Sunday, December 4, 2011

Vol. 1 No. 79 March, 1960

MARCH 1960

A conundrum to test your problem solving skills. To wit: An athlete sets a world record. Two weeks later he still is the record holder only now three competitors have passed him and indeed have left him in the dust. Your homework for tomorrow is to have a logical explanation for how this seemingly incongruous situation has come about. Be prepared for class discussion.
Our protagonist is one Parry O'Brien, the two time Olympic shot put champion, the world record holder in both the indoor and outdoor shot, the man who has dominated the event like no other since Ralph Rose 50 years ago. As we pick up our story it is March 5 and O'Brien's co-holder of the WR, 19 year old Dallas Long, has just bettered the 63-2 record they share by five inches. But it doesn't count because it was his seventh throw of the day. Still, the message has been sent.
March 12 sees O'Brien break his indoor WR (62-1¾) at the Milwaukee Journal Games with a throw of 62-5, leaving his most significant competitor, Dave Davis, nearly two and a half feet behind. On the West Coast, Long throws 61-4 in a dual meet.
The next week the track world is shocked by Bill Nieder. Competing in the Stanford Invitational, Big Bill drops it 63-10 from the toe board. And he isn't alone; Dave Davis has raised his PR to 62-8. Long is in the West Texas Relays where he throws 61-8¾. He and Davis (have shot, will travel) will tangle next week in the USC – So Cal Striders meet.
And what a match up it is. Long explodes 64-6½. This jaw dropping effort is needed because Davis is close behind at 63-10½. Nieder's WR has lasted a week.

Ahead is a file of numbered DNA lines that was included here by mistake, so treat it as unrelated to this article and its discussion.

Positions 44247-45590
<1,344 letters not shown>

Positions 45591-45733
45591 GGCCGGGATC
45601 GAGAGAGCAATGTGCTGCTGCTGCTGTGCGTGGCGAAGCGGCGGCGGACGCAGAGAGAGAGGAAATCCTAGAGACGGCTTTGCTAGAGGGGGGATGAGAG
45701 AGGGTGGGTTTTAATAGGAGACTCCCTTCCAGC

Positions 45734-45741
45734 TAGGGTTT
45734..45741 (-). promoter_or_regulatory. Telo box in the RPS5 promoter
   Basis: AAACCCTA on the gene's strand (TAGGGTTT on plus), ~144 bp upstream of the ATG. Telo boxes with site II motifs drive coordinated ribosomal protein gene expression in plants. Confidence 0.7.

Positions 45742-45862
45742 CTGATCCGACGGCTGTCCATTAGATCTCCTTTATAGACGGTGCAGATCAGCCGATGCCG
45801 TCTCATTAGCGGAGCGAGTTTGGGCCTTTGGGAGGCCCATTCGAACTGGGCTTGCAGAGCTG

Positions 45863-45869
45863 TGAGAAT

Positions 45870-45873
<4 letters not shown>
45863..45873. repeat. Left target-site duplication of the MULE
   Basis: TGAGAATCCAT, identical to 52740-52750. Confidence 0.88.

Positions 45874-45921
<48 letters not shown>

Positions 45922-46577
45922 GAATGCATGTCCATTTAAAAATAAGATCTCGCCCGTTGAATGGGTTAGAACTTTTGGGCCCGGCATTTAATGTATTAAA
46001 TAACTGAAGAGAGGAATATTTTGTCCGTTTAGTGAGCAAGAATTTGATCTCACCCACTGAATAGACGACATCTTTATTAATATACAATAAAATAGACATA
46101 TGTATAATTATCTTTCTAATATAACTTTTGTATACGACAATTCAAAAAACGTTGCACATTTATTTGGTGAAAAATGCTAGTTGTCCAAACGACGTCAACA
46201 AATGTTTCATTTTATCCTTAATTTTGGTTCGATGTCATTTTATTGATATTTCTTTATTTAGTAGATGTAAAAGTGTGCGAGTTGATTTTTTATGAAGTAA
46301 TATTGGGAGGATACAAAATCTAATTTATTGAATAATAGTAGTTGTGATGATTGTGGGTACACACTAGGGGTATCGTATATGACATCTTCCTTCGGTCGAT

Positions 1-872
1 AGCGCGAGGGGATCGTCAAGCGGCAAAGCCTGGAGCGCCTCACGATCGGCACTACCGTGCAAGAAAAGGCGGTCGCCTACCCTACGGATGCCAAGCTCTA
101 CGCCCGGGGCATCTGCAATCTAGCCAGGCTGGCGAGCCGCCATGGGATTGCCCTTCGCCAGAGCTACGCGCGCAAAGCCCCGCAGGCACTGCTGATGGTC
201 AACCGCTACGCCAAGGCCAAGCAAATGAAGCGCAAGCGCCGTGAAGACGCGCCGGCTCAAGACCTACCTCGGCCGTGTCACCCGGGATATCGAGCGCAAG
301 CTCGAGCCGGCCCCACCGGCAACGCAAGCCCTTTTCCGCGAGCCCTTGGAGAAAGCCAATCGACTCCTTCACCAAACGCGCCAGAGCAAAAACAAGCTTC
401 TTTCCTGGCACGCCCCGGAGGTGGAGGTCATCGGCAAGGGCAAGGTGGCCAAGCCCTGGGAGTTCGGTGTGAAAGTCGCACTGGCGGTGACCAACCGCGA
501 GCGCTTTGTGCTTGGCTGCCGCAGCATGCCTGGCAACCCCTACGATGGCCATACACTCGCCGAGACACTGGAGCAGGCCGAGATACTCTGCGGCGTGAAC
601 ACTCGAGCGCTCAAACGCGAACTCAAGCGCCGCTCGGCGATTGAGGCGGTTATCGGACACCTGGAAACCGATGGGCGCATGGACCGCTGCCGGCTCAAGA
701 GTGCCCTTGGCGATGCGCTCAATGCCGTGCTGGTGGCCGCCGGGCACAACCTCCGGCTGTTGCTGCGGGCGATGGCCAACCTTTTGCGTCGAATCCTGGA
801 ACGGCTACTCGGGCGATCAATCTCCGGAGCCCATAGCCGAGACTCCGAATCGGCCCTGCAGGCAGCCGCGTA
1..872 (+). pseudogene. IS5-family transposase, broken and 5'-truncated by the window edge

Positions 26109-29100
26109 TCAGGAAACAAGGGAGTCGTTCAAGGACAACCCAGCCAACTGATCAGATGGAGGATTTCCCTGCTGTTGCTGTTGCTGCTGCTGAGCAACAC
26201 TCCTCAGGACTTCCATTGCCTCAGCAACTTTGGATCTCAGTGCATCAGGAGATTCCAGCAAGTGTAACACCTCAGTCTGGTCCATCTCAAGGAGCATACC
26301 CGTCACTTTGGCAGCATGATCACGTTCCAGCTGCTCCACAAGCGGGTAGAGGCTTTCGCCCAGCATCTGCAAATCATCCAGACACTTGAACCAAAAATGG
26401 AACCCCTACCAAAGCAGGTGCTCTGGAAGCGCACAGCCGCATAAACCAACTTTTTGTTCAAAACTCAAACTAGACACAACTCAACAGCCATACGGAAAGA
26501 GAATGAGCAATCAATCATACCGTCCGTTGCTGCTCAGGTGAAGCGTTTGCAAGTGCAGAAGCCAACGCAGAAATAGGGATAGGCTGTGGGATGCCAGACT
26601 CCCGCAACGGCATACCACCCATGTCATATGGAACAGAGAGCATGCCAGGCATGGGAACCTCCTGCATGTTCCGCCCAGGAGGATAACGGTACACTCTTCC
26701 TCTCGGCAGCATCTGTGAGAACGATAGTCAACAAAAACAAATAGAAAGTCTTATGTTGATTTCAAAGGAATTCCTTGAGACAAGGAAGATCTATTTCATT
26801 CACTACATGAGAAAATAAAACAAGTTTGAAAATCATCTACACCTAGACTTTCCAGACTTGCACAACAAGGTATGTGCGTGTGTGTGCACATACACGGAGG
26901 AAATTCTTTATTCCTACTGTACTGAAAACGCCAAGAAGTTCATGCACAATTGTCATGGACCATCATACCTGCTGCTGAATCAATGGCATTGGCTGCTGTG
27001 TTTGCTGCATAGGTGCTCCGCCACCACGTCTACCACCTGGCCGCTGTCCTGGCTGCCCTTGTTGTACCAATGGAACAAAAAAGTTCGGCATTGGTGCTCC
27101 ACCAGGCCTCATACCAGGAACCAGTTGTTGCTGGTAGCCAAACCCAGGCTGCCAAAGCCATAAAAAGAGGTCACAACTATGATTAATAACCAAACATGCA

At the end of the day the all time list reads:
Long 64-6½
Davis 63-10½
Nieder 63-10
O'Brien 63-2
In two weeks Parry O'Brien has gone from world record holder to a distant fourth. Can the Air Force lieutenant find another gear or will the young guys pull away? He will begin his outdoor season next month. Stay tuned.........Oh, and as for that class assignment, O'Brien is still the world record holder indoors.
Speaking of world records, John Thomas just upped his half an inch, jumping 7-2½ in the Chicago Daily News Relays.
Stanford's Ernie Cunliffe has busied himself racing longer than his usual 880. On March 5 the Stanford Winter Championships sees him split 58-2:00-3:03 en route to a solo 4:04.4 mile. Two weeks later in the Stanford Invitational his 2:55.7 1320 relay leg is the highlight of the track activity. “The Stanford co-captain hit 55.7, 1:56.6 and finished strongly, unlike his usual dying half mile windup, in 2:55.7. Only Brian Hewson (2:55.2) has run faster and the best on record by an American is Jim Grelle's 2:57.7.” No results for the Stanford team are given. Eight days later the then politically correct Indians take a shot at the American record for the four mile relay in a dual meet with the Santa Clara Valley Youth Village (identified as SCVYV from now on). Although their time of 16:57.8 misses by 5.2 seconds, it isn't Ernie's fault. His 4:02.4 anchor is the second fastest mile of the year.
Aside from the aforementioned world records, the most amazing performance of the month is that of San Jose State sophomore, Vance Barnes. Not even on the team three days earlier, Barnes, a basketball player with a high jump best of 6-4, is pressed into service at the Stanford Relays when the Spartans third string jumper is injured. Six feet four inches is achieved easily enough and so are 6-6 and 6-8 on his first efforts. Six feet nine inches doesn't come until his second try as does 6-10. When he finally misses it is at 6-11, a foot over his head. We'll have to see what the future holds for this young man.